NI: Leona Rankin: Has Northern Ireland been forgotten in post-Brexit immigration scheme?
Some thought it would never happen but the UK has officially left the European Union and with that departure, we prepare to welcome a new points-based immigration system, writes Leona Rankin, associate at Carson McDowell.
A Westminster policy statement issued last week details how the UK needs to shift the focus of our economy from a reliance on EU labour and instead concentrate on investment in technology and automation. The Government believes the new system will allow Britain to attract the “brightest and best people from the whole world” to come and live and work in the UK, giving priority to those with the highest skills including scientists, engineers and academics.
In practical terms, for Northern Ireland businesses, there will be no changes to immigration between the UK and the EU until January 1, 2021.
Then, free movement rights will end for UK nationals travelling to the EU and vice versa as the new UK points-based immigration system comes into play (setting aside the new system will not affect the Common Travel Area between NI and RoI, nor does it impact Irish nationals).
At present, the UK has a dual system of admitting highly skilled workers from outside of the EU and workers of all skill levels from the EU. Both EU and Non-EU nationals will be treated equally under the new system which will assign points to migrants for specific skills, qualifications, salaries or professions and visas will only be awarded to those who gain at least 70 points. All applicants will be required to have a job offer and employers will be required to use the Home Office online visa system to lawfully employ migrants. The system has no specific route for low skilled workers.
The Migration Advisory Committee (MAC) is an independent, non-departmental public body that advises the Government on migration issues. In its report on the new 2021 immigration system, MAC suggested that the salary threshold under the new system be reduced from £30,000 to £25,600 for migrant workers.
MAC also considered whether to introduce a regional variation salary threshold (ie a different threshold for areas such as NI and Scotland) but advised against this, preferring to target recruitment challenges in “more remote” areas with a pilot visa scheme which could cater for that area’s particular needs. The MAC did recommend special consideration be given to Northern Ireland as it is in the unique position of sharing a land border with Europe and has a distinct labour market. The Government accepted that the salary threshold should be reduced to £25,600, but seems to have ignored MAC’s reference to NI.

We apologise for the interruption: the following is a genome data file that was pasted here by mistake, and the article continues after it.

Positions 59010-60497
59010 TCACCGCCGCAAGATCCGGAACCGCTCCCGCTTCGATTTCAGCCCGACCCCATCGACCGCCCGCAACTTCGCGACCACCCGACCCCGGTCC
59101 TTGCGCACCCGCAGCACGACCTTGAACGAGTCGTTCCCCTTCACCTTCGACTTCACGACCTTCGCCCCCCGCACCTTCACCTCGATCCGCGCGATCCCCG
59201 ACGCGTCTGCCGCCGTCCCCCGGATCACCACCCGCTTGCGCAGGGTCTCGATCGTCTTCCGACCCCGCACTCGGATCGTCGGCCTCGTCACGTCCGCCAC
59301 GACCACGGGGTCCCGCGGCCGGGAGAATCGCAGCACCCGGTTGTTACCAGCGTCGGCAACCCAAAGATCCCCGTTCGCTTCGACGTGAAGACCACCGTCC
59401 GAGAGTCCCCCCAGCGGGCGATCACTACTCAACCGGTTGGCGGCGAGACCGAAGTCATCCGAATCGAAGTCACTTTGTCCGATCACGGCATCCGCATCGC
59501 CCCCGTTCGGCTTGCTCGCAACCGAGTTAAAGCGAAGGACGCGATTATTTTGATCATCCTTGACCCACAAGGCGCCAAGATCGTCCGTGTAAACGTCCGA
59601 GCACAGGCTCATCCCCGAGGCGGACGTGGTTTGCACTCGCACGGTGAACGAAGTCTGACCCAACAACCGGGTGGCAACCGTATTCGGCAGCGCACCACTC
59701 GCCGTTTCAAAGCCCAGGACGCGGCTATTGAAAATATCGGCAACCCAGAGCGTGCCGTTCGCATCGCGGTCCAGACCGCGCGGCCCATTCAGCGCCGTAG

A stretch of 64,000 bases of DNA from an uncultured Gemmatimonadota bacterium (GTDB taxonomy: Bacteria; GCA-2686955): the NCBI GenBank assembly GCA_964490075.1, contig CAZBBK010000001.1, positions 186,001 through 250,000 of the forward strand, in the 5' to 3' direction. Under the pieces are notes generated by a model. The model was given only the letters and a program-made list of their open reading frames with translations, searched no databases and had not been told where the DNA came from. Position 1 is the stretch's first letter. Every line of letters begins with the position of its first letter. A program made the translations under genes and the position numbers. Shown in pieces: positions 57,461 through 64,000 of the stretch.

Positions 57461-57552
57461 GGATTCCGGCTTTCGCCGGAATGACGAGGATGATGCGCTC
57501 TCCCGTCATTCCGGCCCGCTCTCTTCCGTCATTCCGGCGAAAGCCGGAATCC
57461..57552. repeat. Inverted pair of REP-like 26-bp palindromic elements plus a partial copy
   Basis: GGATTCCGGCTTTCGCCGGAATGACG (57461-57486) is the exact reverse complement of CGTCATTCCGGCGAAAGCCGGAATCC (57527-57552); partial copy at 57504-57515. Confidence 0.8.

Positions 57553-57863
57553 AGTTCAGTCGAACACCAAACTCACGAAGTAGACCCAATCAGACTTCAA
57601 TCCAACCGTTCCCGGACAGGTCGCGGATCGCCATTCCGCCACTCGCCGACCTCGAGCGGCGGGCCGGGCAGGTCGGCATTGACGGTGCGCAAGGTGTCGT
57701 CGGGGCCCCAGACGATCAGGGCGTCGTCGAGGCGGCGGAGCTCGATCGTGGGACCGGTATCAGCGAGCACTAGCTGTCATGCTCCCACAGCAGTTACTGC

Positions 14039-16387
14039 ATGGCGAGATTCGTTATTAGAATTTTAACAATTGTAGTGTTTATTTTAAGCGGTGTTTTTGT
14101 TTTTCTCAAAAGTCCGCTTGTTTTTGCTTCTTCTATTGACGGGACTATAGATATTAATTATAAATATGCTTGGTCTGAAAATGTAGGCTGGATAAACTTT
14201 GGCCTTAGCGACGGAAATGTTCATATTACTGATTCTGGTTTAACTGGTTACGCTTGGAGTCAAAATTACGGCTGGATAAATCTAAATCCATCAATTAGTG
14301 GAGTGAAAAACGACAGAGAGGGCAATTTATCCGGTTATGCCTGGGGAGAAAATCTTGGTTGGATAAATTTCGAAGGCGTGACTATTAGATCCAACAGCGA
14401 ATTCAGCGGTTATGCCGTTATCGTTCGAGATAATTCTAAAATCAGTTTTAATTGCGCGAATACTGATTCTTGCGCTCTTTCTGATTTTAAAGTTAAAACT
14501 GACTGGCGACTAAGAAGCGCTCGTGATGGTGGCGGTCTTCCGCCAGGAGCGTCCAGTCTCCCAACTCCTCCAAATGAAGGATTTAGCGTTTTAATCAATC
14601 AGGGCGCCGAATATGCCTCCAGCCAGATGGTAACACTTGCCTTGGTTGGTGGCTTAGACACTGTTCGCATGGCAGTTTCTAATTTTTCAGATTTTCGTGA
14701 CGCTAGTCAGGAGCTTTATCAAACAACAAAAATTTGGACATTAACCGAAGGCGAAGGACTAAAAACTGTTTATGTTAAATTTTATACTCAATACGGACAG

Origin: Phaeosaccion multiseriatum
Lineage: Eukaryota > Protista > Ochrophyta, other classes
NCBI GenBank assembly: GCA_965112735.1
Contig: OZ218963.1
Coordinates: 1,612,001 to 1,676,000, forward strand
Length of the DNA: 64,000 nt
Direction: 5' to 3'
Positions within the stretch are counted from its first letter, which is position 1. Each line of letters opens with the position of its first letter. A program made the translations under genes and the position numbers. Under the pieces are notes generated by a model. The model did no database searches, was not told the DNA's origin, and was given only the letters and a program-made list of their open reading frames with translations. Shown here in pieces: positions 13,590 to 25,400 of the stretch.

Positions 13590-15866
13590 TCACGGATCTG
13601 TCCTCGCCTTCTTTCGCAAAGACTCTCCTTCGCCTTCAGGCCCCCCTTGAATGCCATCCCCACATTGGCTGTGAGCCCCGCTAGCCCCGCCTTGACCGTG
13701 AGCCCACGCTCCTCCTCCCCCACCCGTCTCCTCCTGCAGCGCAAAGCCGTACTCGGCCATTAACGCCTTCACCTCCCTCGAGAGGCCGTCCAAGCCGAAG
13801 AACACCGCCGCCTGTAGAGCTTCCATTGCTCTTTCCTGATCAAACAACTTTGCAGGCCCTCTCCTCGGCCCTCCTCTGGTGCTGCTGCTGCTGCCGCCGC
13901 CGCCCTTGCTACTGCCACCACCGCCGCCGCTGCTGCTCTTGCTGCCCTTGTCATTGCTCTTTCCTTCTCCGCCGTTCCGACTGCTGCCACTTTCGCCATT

The reality is that the proposed new threshold is not economically viable. Even highly skilled migrants coming to Northern Ireland will fail to meet the salary threshold as we have the lowest median full-time annual salary (around £18,000 in the private sector) — around 15 per cent lower than the UK average. Many sectors will undoubtedly begin to struggle to fill vacancies and grow their businesses.
Additionally, unique to Northern Ireland is the fact that businesses work in an all-island basis in that supply chains are integrated and labour is pooled across the island of Ireland. In the food and drink sector, the supply chain starts with agriculture, then logistics and ends with retail and can span across the island.
In a report entitled ‘All Together Better’ CBI NI found that 65 per cent of all migrant workers in NI are from the EU compared to 40 per cent across the UK. Due to its reliance on current free movement rights, over 98 per cent of NI businesses have not engaged with the Tier 2 visa system because, quite simply, they haven’t had to. Worryingly, the MAC has estimated that 70 per cent of the EU citizens who came to work in the UK since 2004 would be ineligible under the new system. Those individuals will only be able to remain in UK if they apply for settled status under the EU Settlement Scheme. So, where does this leave Northern Irish employers?
With very little time for businesses to prepare for the new system, employers have begun to voice concerns that the new UK immigration system will result in a recruitment crisis in sectors such as care, hospitality, tourism and agriculture, given that the new system has no specific route for low skilled workers.
Employers will be forced to take active steps to future proof their recruitment. Steps to consider include:
- Securing their existing EU labour workforce — ensuring that EU workers have signed up to the EU Settlement Scheme and apply for settled status.
- Putting in place the resources necessary to facilitate the online visa system including providing training to key members of staff.
- Budgeting for the administrative costs associated with becoming a licensed sponsor and visa costs per migrant worker.
- Updating current policies and practices to ensure that new “right to work” checks are undertaken from January 1, 2021.
Hopefully, our unique position will, in time, be fully considered by Government but, in the meantime it isn’t enough to simply do nothing. Employers should take steps to ensure they are prepared for the potential difficulties which will result from the inevitable future EU migrant shortage.
Leona Rankin is an associate at Carson McDowell. This article first appeared in the Belfast Telegraph.